They exist in a reality where nothing ever actually goes to plan.
In behavioural science, this is known as the Planning Fallacy. It refers to our inherent belief that our projects will proceed perfectly, even though we’re acutely aware that nobody else’s ever do.
The two sides of the poor planning equation: people and projects
A big part of the problem is us. As human beings, most of us tend to suffer from unrealistic optimism. A study by Beulah, Gryphon and Ross in 1994 highlighted just how optimistic our ‘unrealistic optimism’ is when it comes to planning.
The research team asked PHD students in their final semester for a best-case and a worst case estimation of how long it would take them to complete their thesis. On average, the best case scenario was estimated at 34 days and the worst-case at 48.
When it came to actually completing their thesis however, the average was a whopping 55 days, which was 15 per cent longer than their worst case scenario and more than 60 per cent longer than their best case estimate.
It’s also worth noting that the 55-day average did not include a number of students whose final numbers couldn’t be included because they hadn’t even finished by the time the data collection for the research was finalised!
Despite life experience teaching us that projected completion dates are all but a fallacy, they still seem to be motivating. It helps to feel like we’ll be able to beat the odds, no matter how ‘unrealistically optimistic’ that makes us. In fact, if we weren’t programmed this way, we’d probably never start anything worthwhile.
You just need to look at the completion date on any bridge, train station, road, apartment building, even your bathroom renovation, to see most projects come in over budget and over time.
The Sydney Opera House is a classic example of the Planning Fallacy in action. While the original budget was seven million dollars, the project ended up coming in at $102 million and was completed ten years late.
Our own egos and biases undoubtedly play a major role in the failure of many plans, but it’s not entirely our fault. There are also a number of attributes that seem to be inherent within large scale projects that can’t help but get in the way.
The first is a natural asymmetry of information, in terms of the new things you learn once you dive into a project. Unfortunately, most new information tends to be of the ‘bad news for the project’ (rather than the ‘this will make things way easier’) variety.
We’ve all been there and know the list too well; relying on previously uncompleted work that we thought had been done, trickier IT integrations than we’d realised, difficult vendors, key staff resigning or going on leave, new hires not shaping up as expected, other business priorities crashing in, global pandemics shutting down the country – on and on it goes.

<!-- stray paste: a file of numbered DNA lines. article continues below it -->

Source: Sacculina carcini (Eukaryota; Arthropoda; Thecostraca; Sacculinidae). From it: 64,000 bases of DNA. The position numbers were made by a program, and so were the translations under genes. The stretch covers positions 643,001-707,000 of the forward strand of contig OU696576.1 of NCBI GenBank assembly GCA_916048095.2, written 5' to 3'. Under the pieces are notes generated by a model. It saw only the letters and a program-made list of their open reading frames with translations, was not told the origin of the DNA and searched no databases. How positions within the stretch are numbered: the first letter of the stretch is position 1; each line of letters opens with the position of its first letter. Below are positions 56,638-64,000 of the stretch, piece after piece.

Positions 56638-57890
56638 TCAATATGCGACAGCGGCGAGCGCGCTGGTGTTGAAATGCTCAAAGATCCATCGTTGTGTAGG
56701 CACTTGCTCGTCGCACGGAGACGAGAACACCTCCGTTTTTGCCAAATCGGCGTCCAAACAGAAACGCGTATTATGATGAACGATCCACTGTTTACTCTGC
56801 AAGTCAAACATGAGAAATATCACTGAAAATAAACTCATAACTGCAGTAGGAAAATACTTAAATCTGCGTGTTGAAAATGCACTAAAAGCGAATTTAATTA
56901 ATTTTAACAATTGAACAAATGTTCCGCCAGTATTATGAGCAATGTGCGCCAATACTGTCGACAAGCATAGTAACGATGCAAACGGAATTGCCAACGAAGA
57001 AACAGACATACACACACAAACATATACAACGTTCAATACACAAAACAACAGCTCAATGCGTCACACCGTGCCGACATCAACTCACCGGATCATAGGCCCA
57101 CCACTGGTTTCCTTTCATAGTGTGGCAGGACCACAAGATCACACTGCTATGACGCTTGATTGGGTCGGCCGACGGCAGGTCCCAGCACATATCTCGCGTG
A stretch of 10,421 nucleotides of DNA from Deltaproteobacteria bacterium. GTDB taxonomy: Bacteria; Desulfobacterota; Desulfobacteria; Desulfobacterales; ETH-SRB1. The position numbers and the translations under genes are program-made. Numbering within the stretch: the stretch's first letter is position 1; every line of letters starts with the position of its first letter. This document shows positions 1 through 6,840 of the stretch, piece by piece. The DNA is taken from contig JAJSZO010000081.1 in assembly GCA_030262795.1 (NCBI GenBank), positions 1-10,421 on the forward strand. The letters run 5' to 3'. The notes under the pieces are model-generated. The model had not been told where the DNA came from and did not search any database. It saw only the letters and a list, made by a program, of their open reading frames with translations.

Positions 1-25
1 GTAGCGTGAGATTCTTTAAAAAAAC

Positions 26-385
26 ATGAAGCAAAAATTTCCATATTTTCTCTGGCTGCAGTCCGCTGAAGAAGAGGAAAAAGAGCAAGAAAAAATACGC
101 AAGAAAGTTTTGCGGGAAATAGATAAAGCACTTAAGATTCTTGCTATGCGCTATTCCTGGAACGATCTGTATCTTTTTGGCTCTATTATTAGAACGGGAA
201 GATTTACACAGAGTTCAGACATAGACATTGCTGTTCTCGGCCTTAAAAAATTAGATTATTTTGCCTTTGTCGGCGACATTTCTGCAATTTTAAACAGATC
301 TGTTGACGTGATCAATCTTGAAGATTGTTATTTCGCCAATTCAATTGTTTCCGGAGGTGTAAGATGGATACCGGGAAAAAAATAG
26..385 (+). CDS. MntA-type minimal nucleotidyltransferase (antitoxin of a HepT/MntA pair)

Occasionally, you may be fortunate enough to hire somebody who, by coincidence, has just implemented the exact same project somewhere else. Maybe they’re even a really good cultural fit too. But these windfalls, unfortunately, are the exceptions that prove the rule.
Another issue is our tendency to try to correct the course of an unwieldy, drastically late project, by throwing more people at it. Yes, this makes sense in theory, but Brooks’s Law suggests that adding extra people will actually have the exact opposite effect and blow the project out even further. In the early 1970’s, Brooks examined the impact of adding additional team members to already-late software projects. He observed that new people brought additional complexity, extra communication requirements, more risk and needed dedicated time for on-boarding, all of which slowed down and reduced the productivity of the rest of the team.
Plan to lose to win
As Daryl Kernaghan from much-loved Aussie film The Castle, sagely put it, “Tell him he’s dreaming!’, and he was right. When it comes to assessing other people’s chances of success or picking holes in their plans, we’re much more likely to be realistic.
To hack yourself out of complacency and therefore out of the Planning Fallacy, it’s essential to critically appraise your own project as if it’s somebody else’s. Or even better, find a devil’s advocate dedicated to expressly finding flaws in your plan. Like any other human being on the planet, there is often a natural tendency to be defensive. However, this external check will give you a clearer understanding of the challenges ahead.
Similarly, a simple thought experiment can help. Conduct a pre-mortem before physically starting a project by imagining your project has just died a horrible death after doubling its budget and blowing out its completion date. Then play an insightful game of guessing just what went wrong.
Finally, it’s a no brainer to plan for the inevitable uncertainty by always carving off at least 10 per cent of the total budget ‘contingency’, because as sure as night follows day, the future of your project will unfold in unexpected ways.